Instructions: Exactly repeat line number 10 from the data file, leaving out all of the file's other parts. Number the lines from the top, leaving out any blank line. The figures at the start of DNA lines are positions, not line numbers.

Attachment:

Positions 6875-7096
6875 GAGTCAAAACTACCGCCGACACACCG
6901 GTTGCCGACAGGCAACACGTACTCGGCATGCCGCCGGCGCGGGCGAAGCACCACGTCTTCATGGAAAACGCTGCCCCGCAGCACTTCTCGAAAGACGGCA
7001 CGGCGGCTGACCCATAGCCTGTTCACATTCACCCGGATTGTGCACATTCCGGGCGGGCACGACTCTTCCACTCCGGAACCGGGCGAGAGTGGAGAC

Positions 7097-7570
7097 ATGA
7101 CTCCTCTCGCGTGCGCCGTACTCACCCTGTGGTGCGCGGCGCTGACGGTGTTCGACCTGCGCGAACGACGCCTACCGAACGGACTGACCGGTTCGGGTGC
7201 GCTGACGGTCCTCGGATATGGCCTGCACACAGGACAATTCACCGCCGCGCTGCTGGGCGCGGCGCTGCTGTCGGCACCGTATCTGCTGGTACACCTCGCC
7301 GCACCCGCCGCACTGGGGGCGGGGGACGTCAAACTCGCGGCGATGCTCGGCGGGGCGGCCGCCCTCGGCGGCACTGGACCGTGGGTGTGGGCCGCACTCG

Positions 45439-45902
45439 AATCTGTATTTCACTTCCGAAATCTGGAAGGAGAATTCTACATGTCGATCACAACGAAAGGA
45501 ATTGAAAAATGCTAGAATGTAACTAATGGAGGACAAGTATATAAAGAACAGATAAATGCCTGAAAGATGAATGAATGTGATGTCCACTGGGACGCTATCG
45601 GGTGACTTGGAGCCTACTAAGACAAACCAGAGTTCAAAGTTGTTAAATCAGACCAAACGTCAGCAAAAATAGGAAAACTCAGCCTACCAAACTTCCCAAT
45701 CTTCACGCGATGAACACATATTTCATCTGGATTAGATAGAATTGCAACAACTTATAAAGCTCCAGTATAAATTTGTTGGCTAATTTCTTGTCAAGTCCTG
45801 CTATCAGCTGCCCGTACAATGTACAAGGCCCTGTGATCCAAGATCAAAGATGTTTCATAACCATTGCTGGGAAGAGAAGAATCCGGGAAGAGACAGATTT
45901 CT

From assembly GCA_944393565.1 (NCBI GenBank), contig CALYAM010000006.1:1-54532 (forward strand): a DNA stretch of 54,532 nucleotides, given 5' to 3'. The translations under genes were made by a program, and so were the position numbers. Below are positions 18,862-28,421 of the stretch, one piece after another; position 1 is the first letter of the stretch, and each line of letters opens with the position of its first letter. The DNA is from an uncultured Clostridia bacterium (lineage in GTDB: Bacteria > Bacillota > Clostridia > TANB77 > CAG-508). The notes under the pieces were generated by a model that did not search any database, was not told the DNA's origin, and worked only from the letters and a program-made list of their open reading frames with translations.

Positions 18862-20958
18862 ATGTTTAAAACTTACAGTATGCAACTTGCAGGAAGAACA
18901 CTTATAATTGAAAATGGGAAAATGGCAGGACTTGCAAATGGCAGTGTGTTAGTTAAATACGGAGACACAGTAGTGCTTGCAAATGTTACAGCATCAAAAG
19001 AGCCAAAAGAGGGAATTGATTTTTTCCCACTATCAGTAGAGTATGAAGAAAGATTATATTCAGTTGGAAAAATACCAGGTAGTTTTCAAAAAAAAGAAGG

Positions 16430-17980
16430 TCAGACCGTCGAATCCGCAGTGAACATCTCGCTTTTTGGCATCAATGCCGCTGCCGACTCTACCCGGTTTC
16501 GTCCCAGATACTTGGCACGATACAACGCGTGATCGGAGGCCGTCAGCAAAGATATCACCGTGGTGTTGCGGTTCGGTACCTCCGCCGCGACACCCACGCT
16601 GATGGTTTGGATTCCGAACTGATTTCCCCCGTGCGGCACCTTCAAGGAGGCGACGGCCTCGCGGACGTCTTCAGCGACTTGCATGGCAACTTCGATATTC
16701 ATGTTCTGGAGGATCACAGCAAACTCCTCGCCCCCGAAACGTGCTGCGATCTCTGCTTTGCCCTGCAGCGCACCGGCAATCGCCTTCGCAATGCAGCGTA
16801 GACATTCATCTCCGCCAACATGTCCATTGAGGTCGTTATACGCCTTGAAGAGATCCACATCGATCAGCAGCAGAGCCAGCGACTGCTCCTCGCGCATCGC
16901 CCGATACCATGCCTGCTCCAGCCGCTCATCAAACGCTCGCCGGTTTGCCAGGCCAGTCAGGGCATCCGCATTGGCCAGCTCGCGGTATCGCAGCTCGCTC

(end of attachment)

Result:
Positions 45439-45902